**Problems 1-3**

There are many problems throughout the text labeled IN YOUR OWN WORDS. Just relax; do not be afraid to give your opinion. For the most part, these questions do not have “right” or “wrong” answers. You should spend about five minutes in answering each of these questions.
Problem 4

For a proper understanding of this chapter, it is essential that you know the meanings of the variables used in the various formulas. Since this is a review section, now is a good time to make sure you know these values before continuing. You should be able to answer this question from memory. If you can’t, then study the meanings until you can state them from memory.
Problems 5-12

Identify the variables. Substitute these values into the present value of an annuity formula. If you have a programmable calculator, now would be a good time to enter the present value of an annuity problem before doing these problems. If you do program a calculator, be sure to check to see you have programmed it correctly by working Example 1.
Problems 13-20

Identify the variables, and substitute those values into the amortization formula. If you have a programmable calculator, now would be a good time to write a program to calculate amortization problems before working these problems. Be sure to check your accuracy by working Example 4.
Problems 21-32

These are present value of an annuity problems; substitute into the formula or use a calculator program. See Example 1.
Problems 33-44

Classify the financial type and then substitute the variables into the appropriate formula or use a calculator program.
Problems 45-46

Use the amortization formula for both 15 and 30 years, and then multiply the monthly payment (rounded to the nearest cent) times the number of payments for each loan. Finally, compare the total amounts to find the difference in the amount of interest paid for each loan.
Problems 47-50

Classify the financial type and substitute the variables into the appropriate formula or use a calculator program.
### Note: Homework Hints are given only for the Level 1 and Level 2 problems.

However, as you go through the book be sure you look at all the examples in the text. If you need hints for the Level 3 problems, check some sources for help on the internet (see the LINKS for that particular section. As a last resort, you can call the author at (707) 829-0606.

On the other hand, the problems designated “Problem Solving” generally require techniques that do not have textbook examples.

There are many sources for homework help on the internet.

**Algebra.help**

Here is a site where technology meets mathematics. You can search a particular topic or choose lessons, calculators, worksheets for extra practice or other resources.

**http://www.algebrahelp.com/**

**Ask Dr. Math**

Dr. Math is a registered trademark. This is an excellent site at which you can search to see if your question has been previously asked, or you can send your question directly to Dr. Math to receive an answer.

**http://mathforum.org/dr.math/**

**Quick Math**

This site provides online graphing calculators. This is especially useful if you do not have your own calculator.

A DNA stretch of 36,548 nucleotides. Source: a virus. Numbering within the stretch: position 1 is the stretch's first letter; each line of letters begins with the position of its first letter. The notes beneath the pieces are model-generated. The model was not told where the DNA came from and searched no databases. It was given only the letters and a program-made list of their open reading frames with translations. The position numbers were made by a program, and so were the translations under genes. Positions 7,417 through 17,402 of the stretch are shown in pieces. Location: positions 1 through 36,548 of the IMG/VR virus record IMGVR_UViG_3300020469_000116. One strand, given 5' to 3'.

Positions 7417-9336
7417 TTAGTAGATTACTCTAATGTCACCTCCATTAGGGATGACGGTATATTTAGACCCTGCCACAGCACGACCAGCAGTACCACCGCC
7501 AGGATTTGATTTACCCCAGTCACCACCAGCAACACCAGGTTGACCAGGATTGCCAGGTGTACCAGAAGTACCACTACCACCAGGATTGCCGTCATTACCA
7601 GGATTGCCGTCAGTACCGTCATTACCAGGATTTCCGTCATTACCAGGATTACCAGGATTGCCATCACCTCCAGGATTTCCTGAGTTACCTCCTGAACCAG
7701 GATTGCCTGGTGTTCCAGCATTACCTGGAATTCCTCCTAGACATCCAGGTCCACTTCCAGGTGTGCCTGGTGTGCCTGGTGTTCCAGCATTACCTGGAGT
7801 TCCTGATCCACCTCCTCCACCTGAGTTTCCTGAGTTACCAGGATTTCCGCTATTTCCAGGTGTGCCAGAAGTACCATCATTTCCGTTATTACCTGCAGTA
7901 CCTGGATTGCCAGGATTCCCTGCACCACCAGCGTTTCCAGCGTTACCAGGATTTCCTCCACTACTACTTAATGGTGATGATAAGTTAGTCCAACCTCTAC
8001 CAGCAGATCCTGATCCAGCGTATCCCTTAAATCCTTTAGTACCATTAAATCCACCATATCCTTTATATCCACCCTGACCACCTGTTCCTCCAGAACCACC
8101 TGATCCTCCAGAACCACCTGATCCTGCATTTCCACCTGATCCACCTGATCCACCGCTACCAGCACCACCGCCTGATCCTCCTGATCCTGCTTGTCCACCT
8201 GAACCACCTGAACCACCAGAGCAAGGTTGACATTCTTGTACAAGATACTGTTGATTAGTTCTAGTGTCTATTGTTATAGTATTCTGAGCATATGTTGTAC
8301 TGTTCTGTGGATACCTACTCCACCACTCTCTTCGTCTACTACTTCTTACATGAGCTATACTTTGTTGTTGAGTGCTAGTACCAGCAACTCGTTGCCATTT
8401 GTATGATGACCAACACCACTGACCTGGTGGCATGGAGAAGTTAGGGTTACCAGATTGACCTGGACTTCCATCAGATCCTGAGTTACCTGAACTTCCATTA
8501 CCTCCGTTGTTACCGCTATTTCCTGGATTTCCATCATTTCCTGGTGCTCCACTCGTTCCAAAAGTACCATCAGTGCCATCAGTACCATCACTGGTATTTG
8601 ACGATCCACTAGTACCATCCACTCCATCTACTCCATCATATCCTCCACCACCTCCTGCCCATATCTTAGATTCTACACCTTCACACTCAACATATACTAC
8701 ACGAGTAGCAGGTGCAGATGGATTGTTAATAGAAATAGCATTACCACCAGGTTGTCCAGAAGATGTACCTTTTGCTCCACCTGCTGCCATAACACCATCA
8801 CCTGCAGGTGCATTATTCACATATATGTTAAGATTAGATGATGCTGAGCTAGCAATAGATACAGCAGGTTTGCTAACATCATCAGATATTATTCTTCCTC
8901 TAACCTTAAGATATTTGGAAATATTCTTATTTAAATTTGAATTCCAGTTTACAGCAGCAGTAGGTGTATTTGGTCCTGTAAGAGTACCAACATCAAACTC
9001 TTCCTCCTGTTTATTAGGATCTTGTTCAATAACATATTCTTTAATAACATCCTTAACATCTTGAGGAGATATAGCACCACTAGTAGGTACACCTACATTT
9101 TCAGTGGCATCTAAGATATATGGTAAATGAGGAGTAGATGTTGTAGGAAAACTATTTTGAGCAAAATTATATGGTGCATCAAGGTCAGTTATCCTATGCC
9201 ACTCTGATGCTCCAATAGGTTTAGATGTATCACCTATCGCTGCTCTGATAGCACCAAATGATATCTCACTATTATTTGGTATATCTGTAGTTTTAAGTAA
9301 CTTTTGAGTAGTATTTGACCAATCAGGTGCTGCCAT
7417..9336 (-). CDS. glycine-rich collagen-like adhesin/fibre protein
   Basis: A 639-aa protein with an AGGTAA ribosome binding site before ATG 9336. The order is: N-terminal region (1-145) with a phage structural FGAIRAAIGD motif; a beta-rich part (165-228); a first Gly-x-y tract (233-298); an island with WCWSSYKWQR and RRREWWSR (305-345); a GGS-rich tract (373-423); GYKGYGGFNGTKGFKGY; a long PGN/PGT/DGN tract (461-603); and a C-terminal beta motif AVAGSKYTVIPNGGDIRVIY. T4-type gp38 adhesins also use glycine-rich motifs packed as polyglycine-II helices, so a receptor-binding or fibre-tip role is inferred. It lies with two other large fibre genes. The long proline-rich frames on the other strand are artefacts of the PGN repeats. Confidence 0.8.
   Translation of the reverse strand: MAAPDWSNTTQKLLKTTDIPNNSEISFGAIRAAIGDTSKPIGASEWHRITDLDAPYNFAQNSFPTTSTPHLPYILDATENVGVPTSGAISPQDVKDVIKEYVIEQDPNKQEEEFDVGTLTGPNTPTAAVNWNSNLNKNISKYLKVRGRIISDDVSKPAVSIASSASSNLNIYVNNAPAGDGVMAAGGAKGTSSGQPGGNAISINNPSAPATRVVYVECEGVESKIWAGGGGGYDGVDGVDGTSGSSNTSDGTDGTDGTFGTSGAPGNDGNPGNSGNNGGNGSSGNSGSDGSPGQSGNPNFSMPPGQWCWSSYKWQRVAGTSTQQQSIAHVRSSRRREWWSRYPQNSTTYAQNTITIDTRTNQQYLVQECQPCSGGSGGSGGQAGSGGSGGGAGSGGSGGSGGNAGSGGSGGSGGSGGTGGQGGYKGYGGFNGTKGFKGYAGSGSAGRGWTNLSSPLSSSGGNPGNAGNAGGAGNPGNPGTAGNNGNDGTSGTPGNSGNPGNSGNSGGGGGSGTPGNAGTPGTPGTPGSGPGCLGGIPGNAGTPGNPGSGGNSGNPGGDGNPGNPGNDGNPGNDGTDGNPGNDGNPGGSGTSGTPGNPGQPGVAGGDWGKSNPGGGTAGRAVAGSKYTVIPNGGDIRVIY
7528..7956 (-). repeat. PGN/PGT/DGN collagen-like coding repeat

**http://www.quickmath.com/**

**The Math Forum** @ Drexel

This site provides an internet mathematics library that can help if you need extra help. For additional homework help at this site, click one of the links in the right-hand column.

**http://mathforum.org/**

There are many problems throughout the text labeled IN YOUR OWN WORDS. Just relax; do not be afraid to give your opinion. For the most part, these questions do not have “right” or “wrong” answers. You should spend about five minutes in answering each of these questions.

For a proper understanding of this chapter, it is essential that you know the meanings of the variables used in the various formulas. Since this is a review section, now is a good time to make sure you know these values before continuing. You should be able to answer this question from memory. If you can’t, then study the meanings until you can state them from memory.

Identify the variables. Substitute these values into the present value of an annuity formula. If you have a programmable calculator, now would be a good time to enter the present value of an annuity problem before doing these problems. If you do program a calculator, be sure to check to see you have programmed it correctly by working Example 1.

Identify the variables, and substitute those values into the amortization formula. If you have a programmable calculator, now would be a good time to write a program to calculate amortization problems before working these problems. Be sure to check your accuracy by working Example 4.

These are present value of an annuity problems; substitute into the formula or use a calculator program. See Example 1.

Classify the financial type and then substitute the variables into the appropriate formula or use a calculator program.

Use the amortization formula for both 15 and 30 years, and then multiply the monthly payment (rounded to the nearest cent) times the number of payments for each loan. Finally, compare the total amounts to find the difference in the amount of interest paid for each loan.

Classify the financial type and substitute the variables into the appropriate formula or use a calculator program.